Mar 29, 2008

League of Women Voters Protest Petition Open Letter to Send to State Legislators

Restoring Petition Power to Greensboro

March 18, 2008

Take action today to persuade the North Carolina Legislature to reverse Greensboro’s exemption
from the protest petition law!

Representative Pricey Harrison is introducing legislation for the reinstatement of the protest
petition and will try to get this acted upon during the short session that begins in May.

The Legislature will reverse this exemption, IF all members of the Guilford County delegation
request it. Therefore, it is important for those delegates to hear from YOU.

Not all are in favor of reinstatement. A Greensboro attorney “warned that the law allows too much
power, sometimes to a single individual who owns enough adjoining property to invoke a petition
by himself” (from N-R opinion 3/2/2008). One city council member worries about discouraging
new development. Some real estate people and developers think it would be unfair for a few people
to stop a development or “decrease my property rights ...when I want to change what I want to do
with my own property” (N-R, “Officials rethink development process,” 3/11/2008, B1). Clearly,
government officials and developers felt they couldn’t trust citizens in 1971, when the exemption
from the protest petition law was first passed.

But citizen participation in government is vital. Moreover, citizens were very active in the
development of our long-range plan, which should be more than a “guide” to development.
Amendments should be few, and the council should more often be following the
recommendations of the Zoning Commission and the Planning Board.

Check your voter registration card to identify your NC Senate district and NC House district.
Then call or e-mail your representatives to let them know you strongly support reinstatement of
the petition power. If you personally participated in the long-range planning a few years ago, tell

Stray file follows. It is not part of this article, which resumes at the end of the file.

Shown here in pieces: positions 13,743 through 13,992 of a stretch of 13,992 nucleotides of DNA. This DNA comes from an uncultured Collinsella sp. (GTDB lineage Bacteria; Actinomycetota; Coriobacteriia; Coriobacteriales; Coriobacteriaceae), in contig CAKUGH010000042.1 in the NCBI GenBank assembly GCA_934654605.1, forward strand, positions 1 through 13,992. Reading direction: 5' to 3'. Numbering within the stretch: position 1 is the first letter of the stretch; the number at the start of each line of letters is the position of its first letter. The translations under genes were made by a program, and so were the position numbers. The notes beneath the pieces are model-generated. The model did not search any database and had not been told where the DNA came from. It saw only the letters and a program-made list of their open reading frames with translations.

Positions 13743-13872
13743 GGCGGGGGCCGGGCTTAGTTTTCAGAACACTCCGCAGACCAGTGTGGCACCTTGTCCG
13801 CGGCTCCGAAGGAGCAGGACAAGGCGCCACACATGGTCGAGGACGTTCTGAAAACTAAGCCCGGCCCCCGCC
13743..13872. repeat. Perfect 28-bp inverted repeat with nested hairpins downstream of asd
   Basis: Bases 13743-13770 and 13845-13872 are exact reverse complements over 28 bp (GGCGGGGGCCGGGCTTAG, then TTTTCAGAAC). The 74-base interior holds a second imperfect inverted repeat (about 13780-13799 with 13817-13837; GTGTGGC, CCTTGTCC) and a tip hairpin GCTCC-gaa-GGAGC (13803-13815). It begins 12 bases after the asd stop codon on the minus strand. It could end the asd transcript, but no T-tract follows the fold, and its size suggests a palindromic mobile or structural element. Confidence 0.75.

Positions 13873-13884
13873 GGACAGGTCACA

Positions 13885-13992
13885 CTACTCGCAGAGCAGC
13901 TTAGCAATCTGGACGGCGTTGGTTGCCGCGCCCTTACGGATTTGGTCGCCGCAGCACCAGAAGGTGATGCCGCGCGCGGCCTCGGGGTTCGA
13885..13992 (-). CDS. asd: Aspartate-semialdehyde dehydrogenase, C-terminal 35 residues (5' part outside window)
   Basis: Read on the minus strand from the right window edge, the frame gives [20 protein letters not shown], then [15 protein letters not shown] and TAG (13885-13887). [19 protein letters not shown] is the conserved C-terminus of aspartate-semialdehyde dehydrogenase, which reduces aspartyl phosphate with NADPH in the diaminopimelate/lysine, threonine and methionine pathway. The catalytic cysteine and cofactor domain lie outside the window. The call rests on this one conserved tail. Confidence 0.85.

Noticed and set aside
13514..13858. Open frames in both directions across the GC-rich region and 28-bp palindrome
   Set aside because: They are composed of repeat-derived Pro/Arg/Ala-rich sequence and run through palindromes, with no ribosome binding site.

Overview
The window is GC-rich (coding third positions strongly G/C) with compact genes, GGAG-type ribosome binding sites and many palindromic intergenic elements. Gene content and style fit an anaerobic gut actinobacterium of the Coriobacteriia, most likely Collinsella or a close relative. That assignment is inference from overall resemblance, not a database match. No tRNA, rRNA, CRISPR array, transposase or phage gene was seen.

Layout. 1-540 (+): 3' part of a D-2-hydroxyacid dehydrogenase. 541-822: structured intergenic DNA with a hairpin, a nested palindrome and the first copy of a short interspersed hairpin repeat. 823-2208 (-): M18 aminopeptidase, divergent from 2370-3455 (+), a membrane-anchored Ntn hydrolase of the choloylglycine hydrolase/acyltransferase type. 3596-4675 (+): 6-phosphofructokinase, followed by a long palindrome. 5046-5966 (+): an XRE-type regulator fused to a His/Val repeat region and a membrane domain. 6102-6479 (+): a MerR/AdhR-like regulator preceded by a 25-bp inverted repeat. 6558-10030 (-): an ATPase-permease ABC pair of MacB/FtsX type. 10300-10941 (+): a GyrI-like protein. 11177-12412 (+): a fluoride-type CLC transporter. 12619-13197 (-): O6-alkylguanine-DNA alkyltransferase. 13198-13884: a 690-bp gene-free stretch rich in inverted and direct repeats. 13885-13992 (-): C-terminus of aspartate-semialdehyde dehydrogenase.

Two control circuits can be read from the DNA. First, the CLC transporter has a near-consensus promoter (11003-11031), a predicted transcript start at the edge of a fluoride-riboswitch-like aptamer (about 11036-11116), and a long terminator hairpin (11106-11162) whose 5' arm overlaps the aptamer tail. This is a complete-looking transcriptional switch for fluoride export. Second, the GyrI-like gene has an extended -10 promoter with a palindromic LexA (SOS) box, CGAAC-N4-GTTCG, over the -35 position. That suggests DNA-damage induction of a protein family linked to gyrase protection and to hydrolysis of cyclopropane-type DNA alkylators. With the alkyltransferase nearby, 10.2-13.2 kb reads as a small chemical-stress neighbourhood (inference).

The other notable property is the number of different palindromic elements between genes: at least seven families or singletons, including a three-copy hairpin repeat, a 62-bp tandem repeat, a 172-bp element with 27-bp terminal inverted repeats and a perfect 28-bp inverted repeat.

them that, too. If you have had personal experience with a zoning/planning decision that the city
council made, tell them about that as well.

It would be helpful for you to send copies of your message to all the delegates, for all are needed to
get this exemption reversed. In particular, the positions of Stan Bingham and Phil Berger are not
known, and they do not live in Greensboro or in a larger city that has this petition power. So it is
important that they hear from us.

Names and addresses are included with this message.

B. J. Weatherby

Mar 26, 2008

Thomas Jefferson for Protest Petitions

Even Thomas Jefferson is for Protest Petitions, check out this youtube video.

click here

Mar 22, 2008


This post is a strange one in that there was a letter to the editor posted in the Greensboro News and Record on March 22, 2008. I was trying to link this article but could not find it on their web site for me to link. So I will go ahead and put the letter to the editor here for everyone to see.

This letter to the editor is from Jim Rumley who is running against Maggie Jeffus for House seat 59. Note , parts of this editorial is not for me to endorse I just want everyone to know that there was another letter to the editor in the Greensboro News and Record.

NOTE: We’ve made a policy decision not to blog letters that promote or oppose the election of specific candidates. This is from editorial board of Greensboro News and Record.

Jim Rumley
Brown Summit
Note: Rumley is running against Jeffus

Title: Maggie Jeffus dawdling(to move lackadaisically) on

It was 37 years ago that the Democrats from Greensboro took away the citizens right to protest the unfair actions of the City Council on zoning. Now it may be revisited by the current legislature.

It's never surprising that Maggie Jeffus has nothing to say about this or other potential legislation to return to Greensboro the right of Protest Petitions. She is the do nothing legislator till it's already in the works. Then she will join the crowd.

Already half the legislative delegation is poised to introduce the legislation to return the right of citizens in Greensboro to protest actions that they feel are not in their best interest. So my quess is that in a day or two, she will finally speak up and say she was for it, too.

Don't the citizens of Greensboro deserve someone who is proactive to their needs and not reactive? Greensboro needs someone who knows the business and family needs in Greensboro. We need to have real change in the N.C. House of Representatives. We need to let the current legislators stay home come election time.